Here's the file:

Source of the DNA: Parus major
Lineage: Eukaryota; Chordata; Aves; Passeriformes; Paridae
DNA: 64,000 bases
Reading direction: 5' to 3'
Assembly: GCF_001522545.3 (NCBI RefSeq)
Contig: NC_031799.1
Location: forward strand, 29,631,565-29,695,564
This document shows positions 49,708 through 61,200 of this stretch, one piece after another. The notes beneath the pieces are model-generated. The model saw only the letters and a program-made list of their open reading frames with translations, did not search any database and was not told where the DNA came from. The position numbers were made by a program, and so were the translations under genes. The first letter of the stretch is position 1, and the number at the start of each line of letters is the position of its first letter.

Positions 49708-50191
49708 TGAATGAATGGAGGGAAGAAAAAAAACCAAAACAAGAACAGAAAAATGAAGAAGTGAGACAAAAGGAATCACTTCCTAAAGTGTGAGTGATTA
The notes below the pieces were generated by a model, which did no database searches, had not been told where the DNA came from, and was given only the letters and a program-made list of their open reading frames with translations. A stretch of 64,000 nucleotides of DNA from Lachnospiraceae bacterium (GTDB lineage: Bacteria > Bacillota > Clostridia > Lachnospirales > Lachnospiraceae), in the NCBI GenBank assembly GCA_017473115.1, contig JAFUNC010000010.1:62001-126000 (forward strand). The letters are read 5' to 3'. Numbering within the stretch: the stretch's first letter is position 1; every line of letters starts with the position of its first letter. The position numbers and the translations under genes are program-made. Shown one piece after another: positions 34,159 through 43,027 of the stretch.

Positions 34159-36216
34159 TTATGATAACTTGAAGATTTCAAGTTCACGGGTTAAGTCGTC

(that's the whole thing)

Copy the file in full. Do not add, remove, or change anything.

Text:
Source of the DNA: Parus major
Lineage: Eukaryota; Chordata; Aves; Passeriformes; Paridae
DNA: 64,000 bases
Reading direction: 5' to 3'
Assembly: GCF_001522545.3 (NCBI RefSeq)
Contig: NC_031799.1
Location: forward strand, 29,631,565-29,695,564
This document shows positions 49,708 through 61,200 of this stretch, one piece after another. The notes beneath the pieces are model-generated. The model saw only the letters and a program-made list of their open reading frames with translations, did not search any database and was not told where the DNA came from. The position numbers were made by a program, and so were the translations under genes. The first letter of the stretch is position 1, and the number at the start of each line of letters is the position of its first letter.

Positions 49708-50191
49708 TGAATGAATGGAGGGAAGAAAAAAAACCAAAACAAGAACAGAAAAATGAAGAAGTGAGACAAAAGGAATCACTTCCTAAAGTGTGAGTGATTA
The notes below the pieces were generated by a model, which did no database searches, had not been told where the DNA came from, and was given only the letters and a program-made list of their open reading frames with translations. A stretch of 64,000 nucleotides of DNA from Lachnospiraceae bacterium (GTDB lineage: Bacteria > Bacillota > Clostridia > Lachnospirales > Lachnospiraceae), in the NCBI GenBank assembly GCA_017473115.1, contig JAFUNC010000010.1:62001-126000 (forward strand). The letters are read 5' to 3'. Numbering within the stretch: the stretch's first letter is position 1; every line of letters starts with the position of its first letter. The position numbers and the translations under genes are program-made. Shown one piece after another: positions 34,159 through 43,027 of the stretch.

Positions 34159-36216
34159 TTATGATAACTTGAAGATTTCAAGTTCACGGGTTAAGTCGTC